During the George W. Bush administration, for instance, the Gang of Eight was among the few initially briefed about the National Security Agency’s warrantless surveillance program. Joining Nunes in the current Gang of Eight is the House committee’s new ranking Democrat, Rep. Adam Schiff of Burbank.
“There will be no shortage of issues to come before Congress in this session,” Schiff predicted.
Publicly, too, the chairmanship brings fresh demands. Rogers, Nunes’ predecessor, regularly accepted the media invitations that the position attracts like metal filings to a magnet. Since 2009, data compiled by American University researchers show, Rogers appeared more than 62 times on the Sunday television talk shows. Only four other members of Congress appeared more often.
Rogers has now retired and the media’s appetite has shifted to Nunes, whose office received about a dozen requests from reporters and television producers following the Paris attack. Nunes, though, suggested he’ll be appearing less frequently as he concentrates on his covert responsibilities.
“We have to watch over the intelligence community to make sure we know everything they are doing, when they are doing it, and make sure that our colleagues are in the loop, so there are no surprises,” he said.
On intelligence policy, Nunes resembles Rogers in some ways. Like his predecessor, Nunes thinks it was a mistake for the Senate Select Committee on Intelligence to make public its 525-page executive summary of CIA detention and harsh interrogation practices. Similarly, he’s supportive of the NSA’s expansive surveillance practices.
Pointedly, Nunes told the news outlet Politico last year that Michigan Republican Rep. Justin Amash was “al Qaida’s best friend in the Congress” for pushing an anti-surveillance amendment. Rogers was likewise harsh in his denunciations of Amash, whose 2013 amendment cutting surveillance fell just short of passage in a 205-217 vote.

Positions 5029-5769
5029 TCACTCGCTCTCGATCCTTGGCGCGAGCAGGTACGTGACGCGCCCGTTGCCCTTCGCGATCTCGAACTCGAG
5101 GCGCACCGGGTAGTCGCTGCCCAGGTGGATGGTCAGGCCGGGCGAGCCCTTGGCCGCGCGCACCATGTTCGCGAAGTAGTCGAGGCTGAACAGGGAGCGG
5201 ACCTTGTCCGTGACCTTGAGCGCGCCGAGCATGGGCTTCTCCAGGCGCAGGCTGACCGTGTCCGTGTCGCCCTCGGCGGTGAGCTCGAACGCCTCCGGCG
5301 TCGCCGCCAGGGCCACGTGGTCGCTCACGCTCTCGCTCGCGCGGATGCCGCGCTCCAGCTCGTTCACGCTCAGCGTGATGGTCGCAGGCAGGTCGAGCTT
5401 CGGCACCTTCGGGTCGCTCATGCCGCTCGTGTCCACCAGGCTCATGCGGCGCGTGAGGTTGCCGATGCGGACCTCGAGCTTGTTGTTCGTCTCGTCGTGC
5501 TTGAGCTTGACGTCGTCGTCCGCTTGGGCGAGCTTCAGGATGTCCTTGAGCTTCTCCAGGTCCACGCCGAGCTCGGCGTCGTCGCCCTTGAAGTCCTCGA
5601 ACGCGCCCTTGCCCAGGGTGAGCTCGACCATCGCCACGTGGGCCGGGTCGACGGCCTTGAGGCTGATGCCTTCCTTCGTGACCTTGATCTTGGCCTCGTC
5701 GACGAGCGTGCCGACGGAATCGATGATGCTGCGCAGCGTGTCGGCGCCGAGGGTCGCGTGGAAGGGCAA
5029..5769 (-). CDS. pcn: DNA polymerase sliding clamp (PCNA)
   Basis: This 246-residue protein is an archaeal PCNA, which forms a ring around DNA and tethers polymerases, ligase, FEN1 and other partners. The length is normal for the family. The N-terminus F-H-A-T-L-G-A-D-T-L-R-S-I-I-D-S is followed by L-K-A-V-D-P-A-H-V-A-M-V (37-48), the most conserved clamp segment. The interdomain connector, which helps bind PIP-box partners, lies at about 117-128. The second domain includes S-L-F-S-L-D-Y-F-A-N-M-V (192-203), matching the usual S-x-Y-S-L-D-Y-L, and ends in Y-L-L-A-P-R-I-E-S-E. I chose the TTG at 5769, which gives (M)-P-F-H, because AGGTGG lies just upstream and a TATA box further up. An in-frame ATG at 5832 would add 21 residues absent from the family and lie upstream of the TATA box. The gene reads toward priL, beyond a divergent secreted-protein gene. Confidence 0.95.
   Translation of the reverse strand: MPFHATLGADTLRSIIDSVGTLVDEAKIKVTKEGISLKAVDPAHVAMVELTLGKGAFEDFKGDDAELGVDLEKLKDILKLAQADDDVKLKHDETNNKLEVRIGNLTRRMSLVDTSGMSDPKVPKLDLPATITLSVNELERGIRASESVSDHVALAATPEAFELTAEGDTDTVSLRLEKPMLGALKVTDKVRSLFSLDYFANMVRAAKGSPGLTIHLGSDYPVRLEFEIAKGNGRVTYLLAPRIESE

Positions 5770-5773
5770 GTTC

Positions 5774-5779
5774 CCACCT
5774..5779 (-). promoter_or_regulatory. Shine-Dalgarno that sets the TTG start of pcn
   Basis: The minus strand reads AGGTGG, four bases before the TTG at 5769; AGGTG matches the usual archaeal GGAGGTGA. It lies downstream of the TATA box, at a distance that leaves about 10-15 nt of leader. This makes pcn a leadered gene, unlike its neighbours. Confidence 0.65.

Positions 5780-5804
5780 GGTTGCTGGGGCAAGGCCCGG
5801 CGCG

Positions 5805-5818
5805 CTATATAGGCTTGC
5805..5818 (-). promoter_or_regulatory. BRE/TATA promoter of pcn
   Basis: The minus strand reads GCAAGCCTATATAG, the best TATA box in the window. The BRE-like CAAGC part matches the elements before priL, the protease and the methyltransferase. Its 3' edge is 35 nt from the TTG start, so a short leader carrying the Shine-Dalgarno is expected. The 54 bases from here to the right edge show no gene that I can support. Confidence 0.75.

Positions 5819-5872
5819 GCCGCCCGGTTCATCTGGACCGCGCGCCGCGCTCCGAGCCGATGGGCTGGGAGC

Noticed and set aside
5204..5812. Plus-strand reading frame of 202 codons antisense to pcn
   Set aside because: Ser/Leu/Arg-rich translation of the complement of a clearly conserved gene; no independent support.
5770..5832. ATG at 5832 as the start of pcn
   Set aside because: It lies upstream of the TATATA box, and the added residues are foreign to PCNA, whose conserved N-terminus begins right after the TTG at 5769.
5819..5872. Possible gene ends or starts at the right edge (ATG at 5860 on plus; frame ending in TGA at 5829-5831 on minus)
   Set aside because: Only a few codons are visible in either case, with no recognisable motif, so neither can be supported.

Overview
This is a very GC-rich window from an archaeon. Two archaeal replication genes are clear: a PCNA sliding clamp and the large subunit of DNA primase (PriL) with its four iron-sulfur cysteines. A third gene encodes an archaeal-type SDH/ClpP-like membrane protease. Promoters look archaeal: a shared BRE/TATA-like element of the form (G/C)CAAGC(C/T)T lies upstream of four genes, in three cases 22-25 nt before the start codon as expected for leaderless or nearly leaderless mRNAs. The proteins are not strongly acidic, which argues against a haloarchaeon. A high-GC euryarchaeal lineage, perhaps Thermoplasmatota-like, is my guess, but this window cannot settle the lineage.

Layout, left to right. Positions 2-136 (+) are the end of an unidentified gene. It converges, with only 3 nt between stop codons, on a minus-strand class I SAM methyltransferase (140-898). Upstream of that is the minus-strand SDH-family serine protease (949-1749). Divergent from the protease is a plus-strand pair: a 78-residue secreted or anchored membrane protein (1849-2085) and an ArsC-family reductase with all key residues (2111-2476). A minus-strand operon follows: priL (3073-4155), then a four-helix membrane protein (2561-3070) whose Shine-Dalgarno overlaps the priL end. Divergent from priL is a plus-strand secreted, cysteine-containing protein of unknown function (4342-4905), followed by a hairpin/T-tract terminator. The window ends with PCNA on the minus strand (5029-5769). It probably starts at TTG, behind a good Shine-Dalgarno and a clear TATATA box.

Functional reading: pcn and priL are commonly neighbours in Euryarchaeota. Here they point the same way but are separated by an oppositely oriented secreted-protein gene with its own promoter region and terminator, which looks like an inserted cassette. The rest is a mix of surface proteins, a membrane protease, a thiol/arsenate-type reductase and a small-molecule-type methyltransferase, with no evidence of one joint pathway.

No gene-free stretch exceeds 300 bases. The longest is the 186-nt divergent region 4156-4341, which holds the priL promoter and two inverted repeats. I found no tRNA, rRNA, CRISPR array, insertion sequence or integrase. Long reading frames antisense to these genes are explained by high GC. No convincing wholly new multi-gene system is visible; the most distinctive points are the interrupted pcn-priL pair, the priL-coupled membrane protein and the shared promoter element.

Nunes is quietly making some changes to the committee, which had 21 members and a staff of about 30 in the preceding Congress. Damon Nelson, an Air Force veteran and Tulare native who’s long handled water issues for Nunes, has shifted over to the committee as a senior adviser.
Nunes has also rejiggered the panel’s subcommittees, designing four to handle specific intelligence agencies. Indicative of the phraseology that permeates the spook world, Nunes said one of the new subcommittees would handle “defense and overhead architecture.” This means spy satellites.
The new subcommittees, Nunes said, will play a bigger role in writing the annual intelligence authorization bill, which sets funding and policy for agencies that range from the satellite-operating National Reconnaissance Office to the eavesdropping and code-breaking NSA.
“My hope is when you empower a subcommittee chairman, you can cover a lot more ground,” Nunes said.
The most recent intelligence authorization act easily passed the House by a bipartisan 325-100. The publicly released bill itself, at only 23 pages, barely scratches the surface. Key details, including dollar amounts, remain classified. It’s a lot, though. All told, the intelligence community has divulged that it spends roughly $50 billion a year.
Key committee deliberations also remain cloaked.
In November 2013, for instance, Schiff offered an amendment to require an annual report on U.S. drone strike casualties. The committee debated in secret. Back in public, Nunes joined in voting down the amendment by 15-5.
Schiff praises Nunes’ work on the committee, and the two are mutually respectful. The 2013 disagreement on drone strikes, though, likely presaged future policy debates between the key lawmakers, some of which the public will never hear.
“I think I’m an even broker,” Nunes said, “and will do my best to work with Mr. Schiff.”